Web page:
His engagement with second-level has included acting as NUI consultant in Geography for the State Examinations Commission for 25 years. Between 1995 and c. 2011, he also represented NUI on National Council for Curriculum Assessment syllabus committees for senior and junior cycle Geography. He was for more than twenty years a Teaching Council subject advisor in Geography.
In an era of globalization and environmental challenges, the case for Geography as a key component of post-primary education should be strong. Yet one has only to look as far as the United States to see that nothing can be taken for granted. Third-level Geography struggles for a profile, and public ignorance about global issues is manifest daily. Is it possible that a similar situation could develop in Ireland? To repeat, nothing should be taken for granted. Subjects/ disciplines need both a self-critical awareness and a worthwhile, and genuine, public offering if they are to continue to be seen as relevant and worthy of a role in a crowded educational curriculum.
The GSI, it seems to me, offers very little that might be attractive to second-level. An attempt to include in Irish Geography a section on ‘Changing Ireland’, which might provide a vehicle for communicating what is actually happening in this country, things like bank and post office closures and the crisis in rural Ireland, was abandoned about twenty years ago. Now much of IG seems frequently (though not always) grotesquely irrelevant to second-level Geography. Web-sites like ‘Ireland after Nama’ (not run by the GSI) only partly compensate. There is surely a case for the GSI, if it is to be worthy of its name, to reach to a wider educational spectrum of Geography interests. GSI has been concerned, not always that successfully, with trying to have a profile in relation to public policy for many years, yet until recently it seems to have done relatively little for its immediate educational base. That is why an initiative like Geography Awareness Week, with its focus on the Sustainable Development Goals, an issue of broad concern, is to be welcomed and could develop to be of significance.
At the same time, to an outsider anyway, the challenge for the AGTI sometimes seems to be as basic as simply to survive. This organization has had a distinguished enough record over the years and was/ is guided by some dedicated individuals, but it now seems to need much greater teacher support. Its current (September 2018) web-site describes it as one of the ‘strongest and most vigorous of the subject associations’, yet four lines down from this the information on subscriptions refers to 2011. The latest ‘Geopoint’ newsletter of the association relates to 2012. And the association journal ‘Geographical Viewpoint’ seems to have died – at any rate it is no longer mentioned on the web-site and no issue has appeared in the last few years. Whatever about the association, the web-site looks as if it needs refreshing. Some other items are admittedly more up-to-date but there seems no very clear indication of contact points or who forms the grandiosely-titled ‘national executive’. The most ambitious recent initiative appears to have been a session on ‘Climate Change: Geography’s New Integrator’ by Professor John Sweeney, one of the great third-level exceptions to any generalization that third-level can live in a bubble. That lecture was (I am told) quite poorly attended. What Teachers Want (I am told) is Stuff on The Exam. But is that enough to ensure a subject’s survival, not to mention its vitality, during the 21st century?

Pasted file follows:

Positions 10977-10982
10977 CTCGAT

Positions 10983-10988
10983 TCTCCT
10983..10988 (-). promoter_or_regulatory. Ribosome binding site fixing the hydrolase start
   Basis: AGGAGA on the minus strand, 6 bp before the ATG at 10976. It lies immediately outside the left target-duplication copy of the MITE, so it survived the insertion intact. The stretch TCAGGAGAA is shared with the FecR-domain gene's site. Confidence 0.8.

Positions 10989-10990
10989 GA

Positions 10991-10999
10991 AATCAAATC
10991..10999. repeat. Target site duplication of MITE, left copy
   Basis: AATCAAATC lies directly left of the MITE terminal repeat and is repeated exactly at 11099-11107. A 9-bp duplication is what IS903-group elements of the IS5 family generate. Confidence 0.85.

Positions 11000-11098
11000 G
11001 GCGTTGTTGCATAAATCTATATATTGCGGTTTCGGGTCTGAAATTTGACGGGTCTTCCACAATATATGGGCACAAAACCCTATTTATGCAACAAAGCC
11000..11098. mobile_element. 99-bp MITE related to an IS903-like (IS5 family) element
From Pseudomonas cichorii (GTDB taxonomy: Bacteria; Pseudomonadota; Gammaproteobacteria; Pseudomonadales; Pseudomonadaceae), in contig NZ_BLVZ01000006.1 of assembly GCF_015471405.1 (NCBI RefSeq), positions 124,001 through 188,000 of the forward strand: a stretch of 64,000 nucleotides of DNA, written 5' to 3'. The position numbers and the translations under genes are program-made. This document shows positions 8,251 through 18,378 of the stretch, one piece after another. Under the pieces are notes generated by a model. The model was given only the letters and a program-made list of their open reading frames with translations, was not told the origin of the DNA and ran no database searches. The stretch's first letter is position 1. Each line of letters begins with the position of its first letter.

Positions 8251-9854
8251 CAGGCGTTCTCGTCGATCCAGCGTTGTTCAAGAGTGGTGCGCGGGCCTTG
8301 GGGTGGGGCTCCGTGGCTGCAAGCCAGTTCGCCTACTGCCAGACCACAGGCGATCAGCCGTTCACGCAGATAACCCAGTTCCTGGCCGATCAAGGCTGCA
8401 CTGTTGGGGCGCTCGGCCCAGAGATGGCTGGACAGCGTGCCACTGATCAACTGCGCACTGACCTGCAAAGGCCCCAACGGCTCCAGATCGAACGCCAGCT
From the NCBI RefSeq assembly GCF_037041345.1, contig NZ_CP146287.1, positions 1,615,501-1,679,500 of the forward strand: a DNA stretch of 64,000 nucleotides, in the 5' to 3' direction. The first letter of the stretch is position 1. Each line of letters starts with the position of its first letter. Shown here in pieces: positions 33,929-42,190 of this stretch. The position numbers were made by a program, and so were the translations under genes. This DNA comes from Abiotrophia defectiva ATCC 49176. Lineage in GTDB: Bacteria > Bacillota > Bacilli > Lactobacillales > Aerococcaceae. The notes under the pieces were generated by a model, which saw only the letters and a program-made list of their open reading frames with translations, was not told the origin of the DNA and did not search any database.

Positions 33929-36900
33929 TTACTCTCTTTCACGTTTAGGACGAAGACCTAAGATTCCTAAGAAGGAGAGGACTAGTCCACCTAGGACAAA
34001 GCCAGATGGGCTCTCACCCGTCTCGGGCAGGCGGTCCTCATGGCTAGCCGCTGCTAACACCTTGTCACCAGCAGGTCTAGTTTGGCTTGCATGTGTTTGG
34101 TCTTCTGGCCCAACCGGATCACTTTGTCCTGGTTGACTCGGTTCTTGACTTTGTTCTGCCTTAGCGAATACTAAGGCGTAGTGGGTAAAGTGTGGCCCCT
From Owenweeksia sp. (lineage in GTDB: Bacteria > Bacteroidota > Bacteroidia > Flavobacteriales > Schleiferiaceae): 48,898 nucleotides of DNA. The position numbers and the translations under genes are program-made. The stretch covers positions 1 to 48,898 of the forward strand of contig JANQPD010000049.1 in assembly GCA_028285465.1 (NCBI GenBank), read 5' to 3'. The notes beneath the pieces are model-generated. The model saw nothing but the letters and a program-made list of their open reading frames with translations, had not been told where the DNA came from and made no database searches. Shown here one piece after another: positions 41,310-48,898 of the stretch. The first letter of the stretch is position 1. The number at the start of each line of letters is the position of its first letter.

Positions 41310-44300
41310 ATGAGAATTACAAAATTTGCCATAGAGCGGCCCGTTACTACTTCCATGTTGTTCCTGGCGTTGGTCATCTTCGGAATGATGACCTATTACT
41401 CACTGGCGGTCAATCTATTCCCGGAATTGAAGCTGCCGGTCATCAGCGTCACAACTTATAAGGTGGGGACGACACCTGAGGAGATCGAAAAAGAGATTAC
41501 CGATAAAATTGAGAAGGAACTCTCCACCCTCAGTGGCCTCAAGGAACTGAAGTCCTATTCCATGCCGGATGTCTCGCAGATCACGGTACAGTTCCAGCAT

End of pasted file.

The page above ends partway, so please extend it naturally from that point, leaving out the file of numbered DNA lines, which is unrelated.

The outlook could be bleak if Geographers at both levels are not more pro-active. Geography Awareness Week is therefore a valuable point of contact. But there is surely also scope for GSI to reach out further, and for a more wide-ranging re-invigoration of second-level Geography representation and activity. The RIA national committee might consider its role in this regard (e.g. it could call a conference/ symposium – although I suppose that might also have the danger of being an academic kiss of death). Might it be possible for individual Geography schools and departments at third-level to consider how they relate to second-level? Some third-level programmes at present are so eclectic that some graduating students may find themselves challenged to meet the Teaching Council minimum requirements for recognition as a teacher of Geography to the upper classes in post-primary schools. Should third-level departments and schools commit more to outreach? Could they run a module along the lines of ‘Geography at second-level – perspectives from third-level’? Not everything can be left to schools of education.
An example of what might be done with some effect may be available from the work of the Geographical Association in Britain. This body has infinitely more members (ca. 5000) and resources than are available in Ireland, but it is also (in my opinion) infinitely more vigorous and inventive, and aware of the need to work hard and relentlessly at keeping the second-level/ third-level interface refreshed and mutually valuable to both levels. The GA’s newsletter (GA Magazine), issued three times a year and a complement to three specialist journals published by the association, is an exemplary model of variety, vitality and relevance, something that would make you proud to be engaged with Geography. Yet hardly anyone in Ireland seems to know of its existence or to read it (please tell me if I am wrong on this). We may not be able to do something as excellent here, yet this is a model perhaps to which we could usefully aspire and which might provide the essential forum where the two levels could meet and mutually benefit. The GSI could play a crucial role in supporting an initiative along these lines, thereby fostering and promoting a strong subject association.